Thursday, 28 April 2011
Retro Review: Three Men in a Boat by Jerome K Jerome
Engaging from the very first page as narrator Jerome tells us of his shocking realisation that he has every disease ever discovered except for housemaid’s knee…
‘’I felt rather hurt about this at first; it seemed somehow to be a sort of slight. Why hadn’t I got housemaid’s knee? Why this invidious reservation? After a while, however, less grasping feelings prevailed. I reflected that I had every other known malady in the pharmacology, and I grew less selfish, and determined to do without housemaid’s knee.’’
… this is a truly fantastic book. Darting here and there from his main objective of telling us about a journey he, Harris, George and his dog Montmorency took up the Thames, JKJ informs us of the river’s history, of his friends’ problems with sea trips, old men trying to show him tombs… all of it is hilarious. One of the most surprising things about the book is how fresh it seems more than a century after publication. The language used is extremely accessible to today’s readers (apart from a few of Jerome’s more lyrical passages, which I have a soft spot for anyway although I know many people think they’re the weakest part of the book) and the situations the trio find themselves in will be immediately recognisable to anyone who’s struggled with confusing railway station layouts, practical jokers at parties, and people who have a rather over-inflated sense of their own singing talent, amongst others.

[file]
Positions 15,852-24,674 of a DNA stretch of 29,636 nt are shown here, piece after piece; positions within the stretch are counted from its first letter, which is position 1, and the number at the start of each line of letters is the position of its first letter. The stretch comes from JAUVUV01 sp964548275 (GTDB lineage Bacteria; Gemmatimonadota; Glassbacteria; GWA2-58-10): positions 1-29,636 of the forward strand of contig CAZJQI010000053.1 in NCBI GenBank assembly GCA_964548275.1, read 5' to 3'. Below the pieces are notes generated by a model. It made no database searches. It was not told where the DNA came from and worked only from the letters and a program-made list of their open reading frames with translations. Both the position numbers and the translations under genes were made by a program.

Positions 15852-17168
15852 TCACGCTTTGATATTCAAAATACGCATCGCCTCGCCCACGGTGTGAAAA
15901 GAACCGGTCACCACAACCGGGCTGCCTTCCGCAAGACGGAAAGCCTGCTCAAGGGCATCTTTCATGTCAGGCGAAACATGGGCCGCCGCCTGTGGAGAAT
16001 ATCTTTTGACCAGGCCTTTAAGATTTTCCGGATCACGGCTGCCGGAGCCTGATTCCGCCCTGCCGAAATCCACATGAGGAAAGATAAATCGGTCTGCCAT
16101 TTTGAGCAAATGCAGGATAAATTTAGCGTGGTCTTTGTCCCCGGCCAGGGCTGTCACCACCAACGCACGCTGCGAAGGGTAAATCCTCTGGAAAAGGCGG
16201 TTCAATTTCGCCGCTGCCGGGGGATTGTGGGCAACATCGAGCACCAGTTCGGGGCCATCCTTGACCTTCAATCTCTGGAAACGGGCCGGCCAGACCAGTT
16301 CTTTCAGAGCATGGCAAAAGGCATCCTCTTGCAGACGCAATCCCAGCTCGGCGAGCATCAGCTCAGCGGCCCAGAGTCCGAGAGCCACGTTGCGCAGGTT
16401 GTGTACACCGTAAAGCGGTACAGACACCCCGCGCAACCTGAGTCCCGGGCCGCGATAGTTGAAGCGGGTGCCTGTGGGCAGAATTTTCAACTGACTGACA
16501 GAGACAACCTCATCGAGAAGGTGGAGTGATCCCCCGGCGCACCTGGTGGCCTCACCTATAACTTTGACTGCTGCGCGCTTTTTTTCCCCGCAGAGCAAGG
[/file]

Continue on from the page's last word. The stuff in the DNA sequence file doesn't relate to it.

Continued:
(By the way, to those of you worried about Jerome’s disease collection, a doctor found him to be something of a hypochondriac, giving him the following prescription:
‘’1 lb. beefsteak, with 1 pt. bitter beer every 6 hours.
1 ten-mile walk every morning.
1 bed at 11 sharp every night.
And don’t stuff up your head with things you don’t understand.’’
Huge recommendation to all.
Wonderfully, it's available free at Project Gutenberg here.
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